Ragnar Rylander, a respected Swedish scientist, has been doing research on the connections between environmental tobacco smoke and lung disease, research that has been secretly funded by the tobacco company Philip Morris. Rylander has been accused of manipulating his studies to suit tobacco interests, and of thus partaking in a "scientific fraud without precedent."
"Persuasion works best when it's invisible. The most effective marketing worms its way into our consciousness, leaving intact the perception that we have reached our opinions and made our choices independently," writes Guardian columnist George Monbiot. "As old as humankind itself, over the past few years this approach has been refined, with the help of the internet, into a technique called 'viral marketing'. Last month, the viruses appear to have murdered their host.
The Bush administration, Exxon-Mobil and other energy companies successfully connived behind the scenes to oust climatologist Robert Watson from leadership of the Intergovernmental Panel on Climate Change (IPCC), the United Nation's international scientific panel on climate change. Meanwhile, an extensive research survey published in March confirms that global warming is already affecting life on earth.
The science journal Nature says an article it published last year on genetically engineered corn growing in Mexico was not sufficiently researched and should not have been published reports the Washington Post. The controversial article reported that corn growing in Mexico's southern state of Oaxaca contained genetically engineered material, although GE corn has been prohibited in Mexico since 1998.
In Trust Us, We're Experts, PR Watch editors Sheldon Rampton and John Stauber examined the ways that industry PR manipulates science and gambles with your future. Now British science writer Colin Tudge is exploring similar themes. Whether the topic is pharmaceuticals or genetically modified foods, he says, "people distrust what scientists tell them. And they are perfectly right to do so. ...
"Science has now become the leading edge of the [Bush Administration's] crackdown on public access to government information," according to the New York Times. The Administration has withdrawn from public access over 6,600 technical reports concerning biological and chemical weapons production on grounds that they might help terrorists or others develop weapons of mass destruction. The Bush Administration is also calling upon scientific societies to impose limits on their scientific publications.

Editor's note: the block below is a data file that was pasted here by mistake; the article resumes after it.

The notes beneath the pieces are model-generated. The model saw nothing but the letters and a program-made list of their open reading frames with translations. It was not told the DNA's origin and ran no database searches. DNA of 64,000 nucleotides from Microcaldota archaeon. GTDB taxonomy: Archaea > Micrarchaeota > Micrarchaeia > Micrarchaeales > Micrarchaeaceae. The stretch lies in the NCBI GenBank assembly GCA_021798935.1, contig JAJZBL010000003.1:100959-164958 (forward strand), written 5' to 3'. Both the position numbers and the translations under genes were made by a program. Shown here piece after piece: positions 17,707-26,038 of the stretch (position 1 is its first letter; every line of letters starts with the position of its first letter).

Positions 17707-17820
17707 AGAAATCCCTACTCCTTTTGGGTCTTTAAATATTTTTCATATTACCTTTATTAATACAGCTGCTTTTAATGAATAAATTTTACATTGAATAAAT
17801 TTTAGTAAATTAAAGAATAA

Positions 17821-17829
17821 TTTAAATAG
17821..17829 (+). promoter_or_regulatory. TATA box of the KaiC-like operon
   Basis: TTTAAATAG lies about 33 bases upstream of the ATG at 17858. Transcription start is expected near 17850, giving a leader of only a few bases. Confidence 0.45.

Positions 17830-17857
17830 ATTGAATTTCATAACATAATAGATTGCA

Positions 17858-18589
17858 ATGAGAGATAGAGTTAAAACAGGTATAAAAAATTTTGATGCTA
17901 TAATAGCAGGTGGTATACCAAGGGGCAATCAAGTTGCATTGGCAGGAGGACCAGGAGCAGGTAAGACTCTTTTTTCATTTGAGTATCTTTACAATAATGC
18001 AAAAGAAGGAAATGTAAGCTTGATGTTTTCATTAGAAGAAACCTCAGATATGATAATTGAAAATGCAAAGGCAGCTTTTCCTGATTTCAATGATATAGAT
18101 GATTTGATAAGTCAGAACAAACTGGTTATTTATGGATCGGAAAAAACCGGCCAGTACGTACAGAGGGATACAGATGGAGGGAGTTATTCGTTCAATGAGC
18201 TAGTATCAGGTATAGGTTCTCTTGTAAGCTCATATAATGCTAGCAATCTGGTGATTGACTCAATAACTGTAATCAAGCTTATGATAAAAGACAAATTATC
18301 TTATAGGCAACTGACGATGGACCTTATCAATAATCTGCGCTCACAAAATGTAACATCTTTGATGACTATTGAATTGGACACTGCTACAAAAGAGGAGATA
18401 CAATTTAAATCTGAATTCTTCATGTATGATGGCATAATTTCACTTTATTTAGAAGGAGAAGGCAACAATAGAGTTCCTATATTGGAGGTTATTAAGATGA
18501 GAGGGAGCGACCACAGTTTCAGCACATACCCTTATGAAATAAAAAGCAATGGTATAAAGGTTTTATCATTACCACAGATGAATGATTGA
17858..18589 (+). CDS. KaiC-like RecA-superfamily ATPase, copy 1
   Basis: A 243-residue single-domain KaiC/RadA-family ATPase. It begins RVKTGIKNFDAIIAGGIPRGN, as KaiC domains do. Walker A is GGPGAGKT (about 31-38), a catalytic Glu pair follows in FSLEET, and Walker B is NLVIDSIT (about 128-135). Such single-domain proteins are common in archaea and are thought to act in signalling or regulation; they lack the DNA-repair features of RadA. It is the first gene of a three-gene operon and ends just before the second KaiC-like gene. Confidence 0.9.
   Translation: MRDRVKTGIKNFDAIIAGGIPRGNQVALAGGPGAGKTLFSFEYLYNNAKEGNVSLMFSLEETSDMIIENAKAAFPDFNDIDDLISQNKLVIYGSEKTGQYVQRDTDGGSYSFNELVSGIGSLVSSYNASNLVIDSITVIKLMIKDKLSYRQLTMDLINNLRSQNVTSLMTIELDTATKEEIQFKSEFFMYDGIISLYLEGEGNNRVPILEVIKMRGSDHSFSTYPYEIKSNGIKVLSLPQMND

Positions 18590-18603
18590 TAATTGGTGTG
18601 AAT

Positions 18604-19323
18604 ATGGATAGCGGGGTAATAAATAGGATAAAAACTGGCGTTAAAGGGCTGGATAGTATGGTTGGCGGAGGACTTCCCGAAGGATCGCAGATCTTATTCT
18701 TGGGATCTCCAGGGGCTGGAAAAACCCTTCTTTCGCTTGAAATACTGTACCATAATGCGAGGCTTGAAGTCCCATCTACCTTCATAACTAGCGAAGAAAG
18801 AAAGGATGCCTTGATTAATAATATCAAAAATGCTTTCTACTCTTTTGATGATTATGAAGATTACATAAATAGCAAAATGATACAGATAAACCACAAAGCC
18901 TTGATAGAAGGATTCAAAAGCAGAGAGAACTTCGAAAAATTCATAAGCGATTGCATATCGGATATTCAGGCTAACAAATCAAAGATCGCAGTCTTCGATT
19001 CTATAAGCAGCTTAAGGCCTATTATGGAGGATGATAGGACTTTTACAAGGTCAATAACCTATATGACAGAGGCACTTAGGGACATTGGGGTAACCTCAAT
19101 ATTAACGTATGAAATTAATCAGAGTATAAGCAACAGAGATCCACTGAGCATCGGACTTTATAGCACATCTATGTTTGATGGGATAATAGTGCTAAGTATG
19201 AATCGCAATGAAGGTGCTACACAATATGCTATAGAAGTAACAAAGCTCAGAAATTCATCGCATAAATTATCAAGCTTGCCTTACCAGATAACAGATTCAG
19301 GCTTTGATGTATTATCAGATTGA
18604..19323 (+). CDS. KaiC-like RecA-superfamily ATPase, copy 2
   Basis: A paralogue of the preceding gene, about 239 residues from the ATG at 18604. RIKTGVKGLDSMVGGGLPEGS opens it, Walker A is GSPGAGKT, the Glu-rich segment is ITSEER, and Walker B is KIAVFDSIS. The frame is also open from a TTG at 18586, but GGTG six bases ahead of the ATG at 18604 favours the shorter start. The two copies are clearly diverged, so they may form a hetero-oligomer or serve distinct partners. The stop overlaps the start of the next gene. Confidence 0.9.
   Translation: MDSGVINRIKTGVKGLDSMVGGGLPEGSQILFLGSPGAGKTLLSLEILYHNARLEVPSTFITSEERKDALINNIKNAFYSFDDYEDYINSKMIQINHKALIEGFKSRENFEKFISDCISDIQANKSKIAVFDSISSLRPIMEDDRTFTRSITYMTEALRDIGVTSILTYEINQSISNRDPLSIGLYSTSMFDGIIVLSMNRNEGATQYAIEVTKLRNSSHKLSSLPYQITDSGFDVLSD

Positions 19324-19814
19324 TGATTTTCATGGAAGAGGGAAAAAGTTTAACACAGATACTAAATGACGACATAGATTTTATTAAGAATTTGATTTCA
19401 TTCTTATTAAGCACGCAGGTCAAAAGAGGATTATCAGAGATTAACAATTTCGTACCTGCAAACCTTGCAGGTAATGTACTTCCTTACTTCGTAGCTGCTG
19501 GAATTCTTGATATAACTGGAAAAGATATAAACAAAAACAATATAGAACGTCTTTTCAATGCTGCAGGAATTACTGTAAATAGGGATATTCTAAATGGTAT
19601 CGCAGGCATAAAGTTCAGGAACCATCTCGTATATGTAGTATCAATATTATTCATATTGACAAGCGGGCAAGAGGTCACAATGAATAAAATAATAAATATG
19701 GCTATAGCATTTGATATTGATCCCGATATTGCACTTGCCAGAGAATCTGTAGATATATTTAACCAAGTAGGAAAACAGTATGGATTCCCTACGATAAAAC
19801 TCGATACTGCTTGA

"Bjorn Lomborg's new book, The Skeptical Environmentalist, brings us glorious news. The world's environment is getting better, not worse. ... If this sounds too good to be true, that's because it is. The Skeptical Environmentalist presents itself as a work of impartial scholarship, an attempt to test the validity of various environmental concerns through a careful analysis of the evidence. In fact, it's a polemic, an intellectually dishonest tract filled with glaring omissions, appalling errors of fact and analysis, and inaccurate characterizations of contrary arguments.
The World Resources Institute (WRI) is urging journalists to exercise caution in reporting on the new book by Bj
Public health scientists Samet and Burke issue a strong warning in the current American Journal of Public Health about "the tobacco industry's attempt to discredit the scientific evidence on passive smoking, particularly the industry's use of the label 'junk science.' ... Unfortunately, 'junk science' has now become an ingrained pejorative. The public health community will need to be watchful in other arenas where the "junk science" gambit will be used. ... Trust Us We're Experts offer(s) a popular and cautionary account.... The lessons learned from this episode ...
Doctors Elisa Ong and Stanton A. Glantz have published a study documenting the tobacco industry's attack on so-called "junk science" to discredit the evidence that secondhand smoke -- among other environmental toxins -- causes disease. "Philip Morris used public relations firms and lawyers to develop a 'sound science' program in the United States and Europe that involved recruiting other industries and issues to obscure the tobacco industry's role," they write.